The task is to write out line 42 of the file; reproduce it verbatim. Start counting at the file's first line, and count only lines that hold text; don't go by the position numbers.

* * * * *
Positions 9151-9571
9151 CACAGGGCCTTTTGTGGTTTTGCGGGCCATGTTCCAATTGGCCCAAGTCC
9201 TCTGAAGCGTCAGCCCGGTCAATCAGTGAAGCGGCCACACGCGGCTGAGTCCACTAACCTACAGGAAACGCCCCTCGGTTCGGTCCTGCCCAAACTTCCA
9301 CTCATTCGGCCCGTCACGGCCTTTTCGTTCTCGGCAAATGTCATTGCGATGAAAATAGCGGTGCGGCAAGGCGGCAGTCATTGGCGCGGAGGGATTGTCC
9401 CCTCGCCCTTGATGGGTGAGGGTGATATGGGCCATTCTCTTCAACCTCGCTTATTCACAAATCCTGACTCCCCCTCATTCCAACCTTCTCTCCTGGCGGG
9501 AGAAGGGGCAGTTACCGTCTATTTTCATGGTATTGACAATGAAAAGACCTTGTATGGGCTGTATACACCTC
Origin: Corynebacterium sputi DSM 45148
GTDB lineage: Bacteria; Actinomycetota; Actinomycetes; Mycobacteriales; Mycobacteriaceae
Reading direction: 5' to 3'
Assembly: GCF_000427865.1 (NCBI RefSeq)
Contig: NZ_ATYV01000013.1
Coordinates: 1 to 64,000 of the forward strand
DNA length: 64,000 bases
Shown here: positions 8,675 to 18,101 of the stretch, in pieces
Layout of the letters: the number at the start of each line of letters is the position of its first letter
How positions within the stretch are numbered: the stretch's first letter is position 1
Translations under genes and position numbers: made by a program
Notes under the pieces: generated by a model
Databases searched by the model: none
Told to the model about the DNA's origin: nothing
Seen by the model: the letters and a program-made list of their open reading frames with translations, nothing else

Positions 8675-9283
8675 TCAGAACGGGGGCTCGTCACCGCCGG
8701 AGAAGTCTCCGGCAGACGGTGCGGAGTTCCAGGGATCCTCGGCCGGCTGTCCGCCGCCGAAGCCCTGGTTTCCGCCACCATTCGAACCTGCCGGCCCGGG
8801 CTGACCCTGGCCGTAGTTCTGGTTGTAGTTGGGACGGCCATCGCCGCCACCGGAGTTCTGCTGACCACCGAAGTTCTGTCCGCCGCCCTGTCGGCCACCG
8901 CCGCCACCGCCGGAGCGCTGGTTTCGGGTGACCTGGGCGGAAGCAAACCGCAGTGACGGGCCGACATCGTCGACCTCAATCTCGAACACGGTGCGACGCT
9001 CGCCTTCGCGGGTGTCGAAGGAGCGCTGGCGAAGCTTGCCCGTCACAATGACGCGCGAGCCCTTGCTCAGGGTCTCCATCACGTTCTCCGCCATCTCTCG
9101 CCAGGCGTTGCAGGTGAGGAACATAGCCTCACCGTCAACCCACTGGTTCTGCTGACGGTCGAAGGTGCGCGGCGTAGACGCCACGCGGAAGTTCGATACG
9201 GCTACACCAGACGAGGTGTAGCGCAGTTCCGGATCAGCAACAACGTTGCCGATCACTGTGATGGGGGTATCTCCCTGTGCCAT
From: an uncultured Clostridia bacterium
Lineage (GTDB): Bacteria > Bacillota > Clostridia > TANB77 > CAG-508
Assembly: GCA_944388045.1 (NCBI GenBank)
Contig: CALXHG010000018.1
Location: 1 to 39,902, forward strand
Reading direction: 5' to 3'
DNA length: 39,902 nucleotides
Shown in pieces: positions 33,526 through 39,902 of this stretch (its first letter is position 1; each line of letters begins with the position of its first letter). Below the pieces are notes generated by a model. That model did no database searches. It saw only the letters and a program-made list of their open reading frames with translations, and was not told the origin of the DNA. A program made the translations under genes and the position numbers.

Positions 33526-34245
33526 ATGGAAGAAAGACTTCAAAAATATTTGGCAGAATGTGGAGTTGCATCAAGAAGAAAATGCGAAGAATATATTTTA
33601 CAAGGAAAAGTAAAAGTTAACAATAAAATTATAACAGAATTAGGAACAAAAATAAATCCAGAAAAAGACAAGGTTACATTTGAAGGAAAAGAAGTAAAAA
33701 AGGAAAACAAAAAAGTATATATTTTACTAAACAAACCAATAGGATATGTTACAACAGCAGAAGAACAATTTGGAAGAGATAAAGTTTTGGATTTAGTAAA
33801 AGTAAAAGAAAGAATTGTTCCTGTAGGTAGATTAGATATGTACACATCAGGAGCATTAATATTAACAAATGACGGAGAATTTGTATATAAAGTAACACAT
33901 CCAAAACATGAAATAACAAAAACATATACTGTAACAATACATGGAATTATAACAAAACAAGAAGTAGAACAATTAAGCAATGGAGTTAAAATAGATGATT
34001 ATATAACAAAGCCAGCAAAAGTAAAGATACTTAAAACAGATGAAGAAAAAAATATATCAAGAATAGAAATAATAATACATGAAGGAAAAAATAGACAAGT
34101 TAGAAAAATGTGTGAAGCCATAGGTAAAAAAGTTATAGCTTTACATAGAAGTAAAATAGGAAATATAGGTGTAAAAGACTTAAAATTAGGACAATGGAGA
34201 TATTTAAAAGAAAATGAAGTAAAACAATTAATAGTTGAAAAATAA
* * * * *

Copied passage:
33801 AGTAAAAGAAAGAATTGTTCCTGTAGGTAGATTAGATATGTACACATCAGGAGCATTAATATTAACAAATGACGGAGAATTTGTATATAAAGTAACACAT